After Norman somehow got the 300,000 piece order fulfilled, he shipped them off to Godiva, and didn’t expect to hear much back from them, chalking up the entire experience up to an interesting anomaly.  Imagine his surprise when he got another call from Godiva almost immediately.  They said they were very pleased with the chocolates, and would like to place another order; this time for 1.2 million pieces of chocolate!  It was at this point that Norman started shopping for a larger facility, eventually settling on the current location on Daniels Pkwy.  He was able to fill the order, and the next, and the next, and had a long-running relationship with Godiva for over 10 years!  Of course, he forgot all about the production business, and went into chocolate-making full-time…and the rest is history.

Norman Love is well-known locally, not just for his exceptional chocolates, but for being a philanthropist on a grandiose scale.  Every year, he donates to nearly 300 separate charities!  In fact, he has a staff member whose only job is to manage his charitable contributions.  His commitment to give back to the community that supported him is unmatched.  He even shared a story about how an idea of his wife’s allowed him to raise enough money to buy over 2,000 turkeys for a local soup kitchen when they were short for Thanksgiving.EDC forum in Naples, FL

During the Q&A, an interesting question was raised about employee selection and retention.  Norman’s response struck me, and I thought it was interesting enough to bear repeating here:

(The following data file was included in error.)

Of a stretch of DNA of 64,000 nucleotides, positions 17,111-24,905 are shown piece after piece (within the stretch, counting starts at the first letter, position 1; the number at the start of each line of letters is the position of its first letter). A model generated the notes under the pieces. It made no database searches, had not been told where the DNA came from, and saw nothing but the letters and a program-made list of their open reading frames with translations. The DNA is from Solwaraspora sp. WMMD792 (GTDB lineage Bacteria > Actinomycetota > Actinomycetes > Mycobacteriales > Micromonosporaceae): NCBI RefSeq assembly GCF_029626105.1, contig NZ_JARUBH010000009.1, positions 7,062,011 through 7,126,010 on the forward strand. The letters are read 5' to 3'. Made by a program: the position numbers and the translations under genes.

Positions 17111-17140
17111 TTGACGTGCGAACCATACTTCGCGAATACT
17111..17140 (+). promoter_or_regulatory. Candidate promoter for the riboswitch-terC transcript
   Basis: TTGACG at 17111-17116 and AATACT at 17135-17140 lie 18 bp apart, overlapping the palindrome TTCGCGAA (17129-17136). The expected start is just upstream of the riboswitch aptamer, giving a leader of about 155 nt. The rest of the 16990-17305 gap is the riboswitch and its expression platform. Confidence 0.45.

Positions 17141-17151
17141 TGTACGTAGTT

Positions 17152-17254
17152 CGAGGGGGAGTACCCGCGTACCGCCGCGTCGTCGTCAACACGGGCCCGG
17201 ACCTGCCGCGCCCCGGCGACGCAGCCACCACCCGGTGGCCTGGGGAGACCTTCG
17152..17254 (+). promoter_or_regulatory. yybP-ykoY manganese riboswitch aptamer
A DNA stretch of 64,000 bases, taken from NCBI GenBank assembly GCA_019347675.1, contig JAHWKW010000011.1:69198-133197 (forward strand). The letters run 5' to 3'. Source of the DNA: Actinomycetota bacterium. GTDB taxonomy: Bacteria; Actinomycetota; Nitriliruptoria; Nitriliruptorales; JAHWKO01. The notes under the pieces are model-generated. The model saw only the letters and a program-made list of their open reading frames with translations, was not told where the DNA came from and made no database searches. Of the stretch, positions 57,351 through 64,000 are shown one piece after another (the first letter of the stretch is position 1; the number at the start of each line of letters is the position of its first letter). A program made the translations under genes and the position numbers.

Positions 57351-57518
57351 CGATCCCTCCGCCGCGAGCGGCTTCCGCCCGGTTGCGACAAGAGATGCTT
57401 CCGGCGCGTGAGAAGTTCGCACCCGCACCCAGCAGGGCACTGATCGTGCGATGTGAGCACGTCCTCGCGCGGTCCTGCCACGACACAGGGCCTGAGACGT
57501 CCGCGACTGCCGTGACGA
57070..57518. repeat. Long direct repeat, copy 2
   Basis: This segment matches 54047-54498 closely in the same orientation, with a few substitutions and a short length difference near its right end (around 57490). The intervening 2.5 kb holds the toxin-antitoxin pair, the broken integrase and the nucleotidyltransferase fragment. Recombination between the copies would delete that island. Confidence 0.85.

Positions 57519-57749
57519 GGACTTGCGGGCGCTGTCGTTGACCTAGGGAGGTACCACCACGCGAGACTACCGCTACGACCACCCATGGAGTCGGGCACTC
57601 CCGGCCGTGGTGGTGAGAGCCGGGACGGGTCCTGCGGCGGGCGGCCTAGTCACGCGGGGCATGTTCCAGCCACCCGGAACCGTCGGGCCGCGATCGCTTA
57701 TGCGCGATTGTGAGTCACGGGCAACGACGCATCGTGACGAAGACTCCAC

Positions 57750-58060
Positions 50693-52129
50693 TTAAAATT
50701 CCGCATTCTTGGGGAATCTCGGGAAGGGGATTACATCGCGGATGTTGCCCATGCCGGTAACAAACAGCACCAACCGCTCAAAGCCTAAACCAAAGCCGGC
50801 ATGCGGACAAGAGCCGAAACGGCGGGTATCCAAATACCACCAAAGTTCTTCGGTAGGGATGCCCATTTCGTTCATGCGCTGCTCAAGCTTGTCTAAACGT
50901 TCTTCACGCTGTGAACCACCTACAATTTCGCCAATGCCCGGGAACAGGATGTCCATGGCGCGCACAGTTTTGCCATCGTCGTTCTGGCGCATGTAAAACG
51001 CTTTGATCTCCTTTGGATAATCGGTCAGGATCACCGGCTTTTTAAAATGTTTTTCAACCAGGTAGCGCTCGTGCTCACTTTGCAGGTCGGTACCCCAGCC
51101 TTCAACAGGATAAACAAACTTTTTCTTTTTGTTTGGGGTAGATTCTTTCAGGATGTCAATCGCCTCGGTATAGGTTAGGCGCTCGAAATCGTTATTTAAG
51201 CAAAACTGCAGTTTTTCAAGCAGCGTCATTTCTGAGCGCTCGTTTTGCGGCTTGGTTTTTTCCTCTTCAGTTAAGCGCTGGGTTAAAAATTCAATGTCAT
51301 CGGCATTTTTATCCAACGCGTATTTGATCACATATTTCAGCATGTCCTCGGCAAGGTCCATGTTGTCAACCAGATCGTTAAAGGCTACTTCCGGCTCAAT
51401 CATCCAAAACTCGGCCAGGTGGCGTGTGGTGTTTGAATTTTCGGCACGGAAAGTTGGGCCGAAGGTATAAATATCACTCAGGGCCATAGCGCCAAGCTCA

“If you don’t give your employees the ability to be creative when they are working for you, they will find a way to be creative working for someone else.”

This, to me, is a fundamental tenet of employee retention.  Truly great talent needs to be recognized and put into an environment where it can thrive.  Employees need to be rewarded not only monetarily, but by allowing their talents to be harnessed in a way that legitimately impacts the company and its output.  The sagacity of these words is evident in practice:  several of Norman’s employees have been with him from the very start, and he even stated at one point that only 2 professional employees have ever left the company in that time.

The event was a wonderful experience for all in attendance. If Norman Love or any of his employees is reading this, thank you again for opening your doors to us, and allowing us to peek in on your operation and for sharing some of your business principals. As a fellow entrepreneur, I think I speak for the group in saying that it was both inspiring and informative. The business community at large could learn a lot from Norman’s business acumen and commitment to excellence.

Paul Nicodemi